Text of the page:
In my team we have a policy that each code should be reviewed by at least one other developer. When the review is done the reviewer just clicks the merge button so the code ends up in development. Recently a idea came up that the reviewer should not be able to merge directly, but should pass the code review to a member of developers with permission to actually merge (2-3 people). The team size is about 8 people attempting to work according to Scrum. I would like to get some feedback on whether this is a good idea and if so in which situations.

  • 3
    An idea without a justification is just an idea. What is the justification? Commented Sep 9, 2016 at 14:35
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    If the reviewer isn't a developer what they heck are they? Peer review means reviewed by your peers. A developers peers are other developers. If you are doing some other kind of review you need to tell us what it is. Commented Sep 9, 2016 at 14:35
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    What specific problem that you're currently facing does this solve? Commented Sep 9, 2016 at 14:35
  • "Recently a idea came up" - came it out of thin air, or did your team actually have a problem?
    – Doc Brown
    Commented Sep 9, 2016 at 14:37
  • The thing is that I am against the idea so I am not the best person to justify it. But let me try to present the justification that was presented by others: less mistakes, 2nd opinion. The problem was that in several cases even if the code went through review some developers claimed that it should not have been merged (which might even be true, but this is not the correct solution IMO). @CandiedOrange: the reviewer is a developer. Commented Sep 11, 2016 at 19:53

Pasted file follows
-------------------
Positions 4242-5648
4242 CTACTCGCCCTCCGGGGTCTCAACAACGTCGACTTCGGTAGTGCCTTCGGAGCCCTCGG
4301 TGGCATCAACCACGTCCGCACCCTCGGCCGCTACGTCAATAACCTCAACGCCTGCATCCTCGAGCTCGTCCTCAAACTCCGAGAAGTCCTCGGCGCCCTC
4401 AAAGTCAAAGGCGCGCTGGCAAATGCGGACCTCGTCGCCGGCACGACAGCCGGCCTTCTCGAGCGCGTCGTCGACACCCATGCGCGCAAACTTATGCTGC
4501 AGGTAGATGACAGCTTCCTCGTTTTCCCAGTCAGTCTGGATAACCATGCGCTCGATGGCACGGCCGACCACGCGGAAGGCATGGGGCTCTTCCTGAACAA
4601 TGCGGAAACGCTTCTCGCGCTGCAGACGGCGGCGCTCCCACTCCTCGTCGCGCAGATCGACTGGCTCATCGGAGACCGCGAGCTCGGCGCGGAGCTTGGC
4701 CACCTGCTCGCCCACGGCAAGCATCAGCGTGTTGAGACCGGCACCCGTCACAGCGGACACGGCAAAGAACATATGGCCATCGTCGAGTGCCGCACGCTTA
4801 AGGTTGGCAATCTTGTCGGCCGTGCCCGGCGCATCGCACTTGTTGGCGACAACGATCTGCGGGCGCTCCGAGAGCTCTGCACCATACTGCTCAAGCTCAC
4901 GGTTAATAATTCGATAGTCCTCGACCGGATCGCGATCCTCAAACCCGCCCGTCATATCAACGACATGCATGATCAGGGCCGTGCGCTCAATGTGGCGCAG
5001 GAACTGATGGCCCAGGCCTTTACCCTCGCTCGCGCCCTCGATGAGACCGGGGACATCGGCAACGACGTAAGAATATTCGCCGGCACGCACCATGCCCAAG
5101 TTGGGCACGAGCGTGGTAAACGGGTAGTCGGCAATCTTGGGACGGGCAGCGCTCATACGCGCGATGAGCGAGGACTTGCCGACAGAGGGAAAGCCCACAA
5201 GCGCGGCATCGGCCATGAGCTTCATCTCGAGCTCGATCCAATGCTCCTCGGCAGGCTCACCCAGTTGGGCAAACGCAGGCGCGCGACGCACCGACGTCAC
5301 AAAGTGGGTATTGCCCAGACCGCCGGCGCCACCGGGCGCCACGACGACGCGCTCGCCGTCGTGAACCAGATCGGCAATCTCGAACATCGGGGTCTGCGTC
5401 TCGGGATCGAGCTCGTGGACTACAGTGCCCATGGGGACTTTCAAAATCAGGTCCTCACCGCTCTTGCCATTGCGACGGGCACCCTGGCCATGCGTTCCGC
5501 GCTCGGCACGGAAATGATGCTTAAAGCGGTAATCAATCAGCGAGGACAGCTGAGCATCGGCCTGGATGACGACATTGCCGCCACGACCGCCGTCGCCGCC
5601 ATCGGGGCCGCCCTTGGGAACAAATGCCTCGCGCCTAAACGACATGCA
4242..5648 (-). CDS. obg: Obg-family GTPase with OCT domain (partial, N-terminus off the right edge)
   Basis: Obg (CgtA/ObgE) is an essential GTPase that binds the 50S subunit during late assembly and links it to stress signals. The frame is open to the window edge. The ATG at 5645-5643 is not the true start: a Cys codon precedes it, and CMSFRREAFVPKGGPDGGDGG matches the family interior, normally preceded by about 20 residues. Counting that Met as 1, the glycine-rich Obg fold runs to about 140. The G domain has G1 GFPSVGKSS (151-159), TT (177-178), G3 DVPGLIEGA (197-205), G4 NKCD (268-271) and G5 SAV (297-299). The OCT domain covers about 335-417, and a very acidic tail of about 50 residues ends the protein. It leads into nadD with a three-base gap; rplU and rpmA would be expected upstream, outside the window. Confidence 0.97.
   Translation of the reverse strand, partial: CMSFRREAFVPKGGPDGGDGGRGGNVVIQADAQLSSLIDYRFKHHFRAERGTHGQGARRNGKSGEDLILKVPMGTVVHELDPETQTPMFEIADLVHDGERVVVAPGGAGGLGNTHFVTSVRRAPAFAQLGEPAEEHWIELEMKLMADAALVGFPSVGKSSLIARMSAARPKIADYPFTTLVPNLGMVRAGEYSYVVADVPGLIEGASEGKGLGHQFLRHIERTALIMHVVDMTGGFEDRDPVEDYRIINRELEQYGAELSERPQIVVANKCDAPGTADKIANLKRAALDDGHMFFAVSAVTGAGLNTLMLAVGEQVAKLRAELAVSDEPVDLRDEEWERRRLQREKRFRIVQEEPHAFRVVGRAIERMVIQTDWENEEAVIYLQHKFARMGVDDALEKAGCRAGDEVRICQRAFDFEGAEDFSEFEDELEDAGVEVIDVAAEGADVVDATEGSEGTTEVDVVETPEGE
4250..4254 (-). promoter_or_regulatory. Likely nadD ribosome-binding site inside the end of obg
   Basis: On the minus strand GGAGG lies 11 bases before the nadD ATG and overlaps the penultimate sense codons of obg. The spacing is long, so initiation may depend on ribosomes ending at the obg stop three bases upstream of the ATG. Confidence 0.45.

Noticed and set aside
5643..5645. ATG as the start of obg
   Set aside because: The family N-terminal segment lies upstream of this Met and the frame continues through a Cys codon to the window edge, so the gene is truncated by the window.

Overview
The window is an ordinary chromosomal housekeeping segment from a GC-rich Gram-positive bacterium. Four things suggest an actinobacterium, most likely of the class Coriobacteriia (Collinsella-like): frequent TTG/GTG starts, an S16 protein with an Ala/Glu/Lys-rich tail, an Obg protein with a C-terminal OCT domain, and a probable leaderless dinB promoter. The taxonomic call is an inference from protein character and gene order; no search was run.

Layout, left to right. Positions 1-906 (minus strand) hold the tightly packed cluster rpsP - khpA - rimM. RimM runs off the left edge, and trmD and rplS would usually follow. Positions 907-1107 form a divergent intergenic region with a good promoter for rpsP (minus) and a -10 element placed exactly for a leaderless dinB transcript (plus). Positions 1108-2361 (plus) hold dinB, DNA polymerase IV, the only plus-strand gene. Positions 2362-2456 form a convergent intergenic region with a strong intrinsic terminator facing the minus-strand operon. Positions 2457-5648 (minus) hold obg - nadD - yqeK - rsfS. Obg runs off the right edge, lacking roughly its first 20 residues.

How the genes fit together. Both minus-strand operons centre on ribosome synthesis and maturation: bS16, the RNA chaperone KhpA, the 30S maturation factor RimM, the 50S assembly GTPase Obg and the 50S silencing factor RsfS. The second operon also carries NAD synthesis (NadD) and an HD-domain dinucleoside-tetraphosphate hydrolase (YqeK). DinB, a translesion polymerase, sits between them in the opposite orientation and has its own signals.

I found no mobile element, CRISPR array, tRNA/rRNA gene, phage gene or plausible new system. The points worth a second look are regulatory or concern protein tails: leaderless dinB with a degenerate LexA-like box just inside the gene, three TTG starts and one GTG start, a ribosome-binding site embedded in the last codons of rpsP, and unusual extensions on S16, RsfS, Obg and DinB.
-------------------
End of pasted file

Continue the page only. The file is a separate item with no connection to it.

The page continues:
1 Answer 1


The idea of a required code review before it ends up in a shared branch is a good idea. Of course, the people who are doing the code review should be the people with the knowledge of the system under development (including the requirements, architecture, and future direction) rather than just any team members. It doesn't make much sense for a brand new hire to be assigned to do code reviews and be able to merge that in, unless they understand the larger context.

The idea of passing a code review along doesn't make that much sense to me, though. If there are a small number of more senior developers, then those people should be the ones doing the code reviews and merging, along with mentoring and coaching the less senior developers to help them get to a higher level of knowledge. As more people gain experience and knowledge, more people can be given the responsibility of conducting code reviews and merging the software.

I don't think that Scrum is going to offer you any guidance, but Lean Software Development will. Both context switching and motion are wastes that, in a lean environment, should be reduced or eliminated. In your current state, you have one person who needs to switch contexts and do work. In the proposed future state, you have two people who need to switch contexts as well as pass messages between each other.

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